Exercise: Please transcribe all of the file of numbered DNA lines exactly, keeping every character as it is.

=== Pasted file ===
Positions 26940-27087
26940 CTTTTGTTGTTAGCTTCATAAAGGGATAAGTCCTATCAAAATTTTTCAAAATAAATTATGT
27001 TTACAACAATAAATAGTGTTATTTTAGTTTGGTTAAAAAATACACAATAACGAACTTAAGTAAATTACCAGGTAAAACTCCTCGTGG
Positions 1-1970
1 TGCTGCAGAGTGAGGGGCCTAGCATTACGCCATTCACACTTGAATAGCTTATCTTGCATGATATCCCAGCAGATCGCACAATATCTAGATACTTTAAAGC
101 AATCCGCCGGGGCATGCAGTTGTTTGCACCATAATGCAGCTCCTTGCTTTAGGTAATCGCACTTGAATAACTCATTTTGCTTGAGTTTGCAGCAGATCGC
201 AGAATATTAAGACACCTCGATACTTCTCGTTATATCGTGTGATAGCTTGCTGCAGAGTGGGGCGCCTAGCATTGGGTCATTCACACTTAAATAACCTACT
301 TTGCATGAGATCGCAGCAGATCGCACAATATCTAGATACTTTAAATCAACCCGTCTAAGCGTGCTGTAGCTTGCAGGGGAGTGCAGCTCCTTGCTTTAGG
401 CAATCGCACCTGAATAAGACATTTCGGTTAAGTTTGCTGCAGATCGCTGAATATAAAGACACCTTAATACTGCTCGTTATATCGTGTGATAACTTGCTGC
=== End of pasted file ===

Positions 26940-27087
26940 CTTTTGTTGTTAGCTTCATAAAGGGATAAGTCCTATCAAAATTTTTCAAAATAAATTATGT
27001 TTACAACAATAAATAGTGTTATTTTAGTTTGGTTAAAAAATACACAATAACGAACTTAAGTAAATTACCAGGTAAAACTCCTCGTGG
Positions 1-1970
1 TGCTGCAGAGTGAGGGGCCTAGCATTACGCCATTCACACTTGAATAGCTTATCTTGCATGATATCCCAGCAGATCGCACAATATCTAGATACTTTAAAGC
101 AATCCGCCGGGGCATGCAGTTGTTTGCACCATAATGCAGCTCCTTGCTTTAGGTAATCGCACTTGAATAACTCATTTTGCTTGAGTTTGCAGCAGATCGC
201 AGAATATTAAGACACCTCGATACTTCTCGTTATATCGTGTGATAGCTTGCTGCAGAGTGGGGCGCCTAGCATTGGGTCATTCACACTTAAATAACCTACT
301 TTGCATGAGATCGCAGCAGATCGCACAATATCTAGATACTTTAAATCAACCCGTCTAAGCGTGCTGTAGCTTGCAGGGGAGTGCAGCTCCTTGCTTTAGG
401 CAATCGCACCTGAATAAGACATTTCGGTTAAGTTTGCTGCAGATCGCTGAATATAAAGACACCTTAATACTGCTCGTTATATCGTGTGATAACTTGCTGC